Following the passage of the Economic Aid Act, farming partnerships were shut out from using a new and more generous loan calculation despite a co-authored provision by Baldwin and Sen. John Thune to allow sole-proprietor and self-employed farmers to use their gross income to calculate their maximum Paycheck Protection Program (PPP) loan. As a result of this, Sen. Baldwin along with several other legislators introduced bipartisan legislation titled PPP Flexibility for Farmers, Ranchers, and the Self-Employed Act to extend more relief to farmers in Wisconsin through PPP changes. This also included a fix that allowed self-employed farmers already receiving loan forgiveness to retroactively apply for another loan. The amount of the loan would be the difference between the former and latter loan, based on gross income.

“I’ve been working to make more resources and funding available for Wisconsin farmers so they can access the relief they need,” said Sen. Baldwin. “And as chair of the Senate Appropriations Subcommittee on Agriculture and Rural Development, I’m going to keep working across the aisle to ensure farmers and agriculture businesses have the tools they need to succeed and strengthen our rural economy.”

WBA looks forward to continuing its work with Sen. Baldwin to support Wisconsin’s agricultural industry by addressing these challenges and push for legislation.

By, Alex Paniagua

If there is any lesson I’ve learned coming out of 2020, it is that we shouldn’t be surprised anymore, really, by anything.

In the agricultural world, we’ve witnessed milk being dumped because schools closed down. Would you have ever imagined that? We saw packing plants send employees home and turn cattle away because people got sick. We saw fuel prices go negative for the first time in history because no one was driving. We saw whipsawing commodity prices going from a period of 5-7 years of doldrums to some of the best prices in a decade. Lines and shortages in stores of literally everything.  Forgivable government loans. High unemployment yet job shortages. Just-in-time supply chains that are never on time anymore.  

All the while watching our own government printing money at a pace that would have shocked anyone from any political persuasion just years before. It’s as if public debt no longer matters.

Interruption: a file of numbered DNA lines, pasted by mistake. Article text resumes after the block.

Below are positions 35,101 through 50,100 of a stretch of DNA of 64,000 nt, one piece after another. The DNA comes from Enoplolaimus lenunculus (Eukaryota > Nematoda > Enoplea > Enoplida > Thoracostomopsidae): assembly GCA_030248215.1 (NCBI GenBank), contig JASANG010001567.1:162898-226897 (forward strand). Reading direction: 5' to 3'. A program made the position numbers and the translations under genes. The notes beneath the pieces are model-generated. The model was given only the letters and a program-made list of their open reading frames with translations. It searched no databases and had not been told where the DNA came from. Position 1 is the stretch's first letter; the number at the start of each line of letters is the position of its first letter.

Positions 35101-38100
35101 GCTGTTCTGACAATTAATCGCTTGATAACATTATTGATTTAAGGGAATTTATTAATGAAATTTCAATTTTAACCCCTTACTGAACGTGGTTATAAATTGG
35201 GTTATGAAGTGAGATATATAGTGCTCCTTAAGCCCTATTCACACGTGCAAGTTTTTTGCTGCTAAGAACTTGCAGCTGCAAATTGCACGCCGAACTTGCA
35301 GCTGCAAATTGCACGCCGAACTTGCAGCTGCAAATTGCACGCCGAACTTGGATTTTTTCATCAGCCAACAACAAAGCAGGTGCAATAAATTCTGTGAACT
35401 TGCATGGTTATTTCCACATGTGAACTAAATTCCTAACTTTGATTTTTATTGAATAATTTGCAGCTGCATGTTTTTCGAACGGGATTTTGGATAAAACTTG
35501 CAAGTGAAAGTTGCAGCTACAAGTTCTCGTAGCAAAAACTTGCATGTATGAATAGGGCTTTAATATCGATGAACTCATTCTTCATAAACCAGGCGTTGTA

Was it weather that caused all of this? Was it population growth? A natural disaster.

No, not this time. 

All of the economists' models that predict trends broke this time. This time, it was unforeseeable events – and more importantly, human behavior that caused much of this.  

The proverbial “black swan” and then the feedback loop of human behavior reacting and re-reacting to it.

We’ve seen how human behavior and emotion can really change almost everything when something unpredictable happens.

Even in the workplace, the events of the past year really drove behaviors in people that were not predictable, and in some cases, truly surprising. You know what I’m talking about. There are many people who have risen through the ashes and have shined. And then there were those who really surprised us.

Of all the lessons we should learn, is that we really shouldn’t be surprised anymore.  

And agriculture is one of those industries that can shine through just about any adversity thrown its way.


Jeff is senior vice president with Royal Bank in Lancaster and has just completed six years of service on the WBA Agricultural Bankers Section Board.

By, Lori Kalscheuer

Statement on the release of first-quarter 2021 Federal Deposit Insurance Corporation (FDIC) numbers from Rose Oswald Poels, president and CEO of the Wisconsin Bankers Association

  • The numbers demonstrate banks' financial strength and an improving economy.
  • Wisconsinites continue to save money as deposits have increased over the prior year (17%) and loan volume grew slightly.
  • A decrease in noncurrent loans and leases compared to last year (11%) shows more customers are up to date on their payments.
  • Banks continue to demonstrate their health through strong earnings and positive growth.

“Wisconsin banks maintained a strong financial position throughout the last year as they assisted with the financial stresses of their customers through the pandemic. Commercial and industrial loans grew nearly 20 percent year over year in part due to Paycheck Protection Program (PPP) lending, providing businesses with critical money to ensure employees were paid. Looking ahead, strong capital and liquidity levels position Wisconsin banks well to respond to customers' lending needs.” 

FDIC-Reported Wisconsin Numbers*  




 YoY Change 

Net loans and leases  




Total deposits  




Commercial and industrial loans  




Residential loans  




Farmland loans  




Farm loans  




Total assets  




Noncurrent loans and leases  




 * dollar figures in thousands 


About the Wisconsin Bankers Association
Founded in 1892, WBA is the state’s largest financial industry trade association, representing more than 200 commercial banks and savings institutions, their branches, and over 21,000 employees. The Association represents banks of all sizes in Wisconsin, and nearly 98 percent of banks in the state are WBA members. 

By, Cassie Krause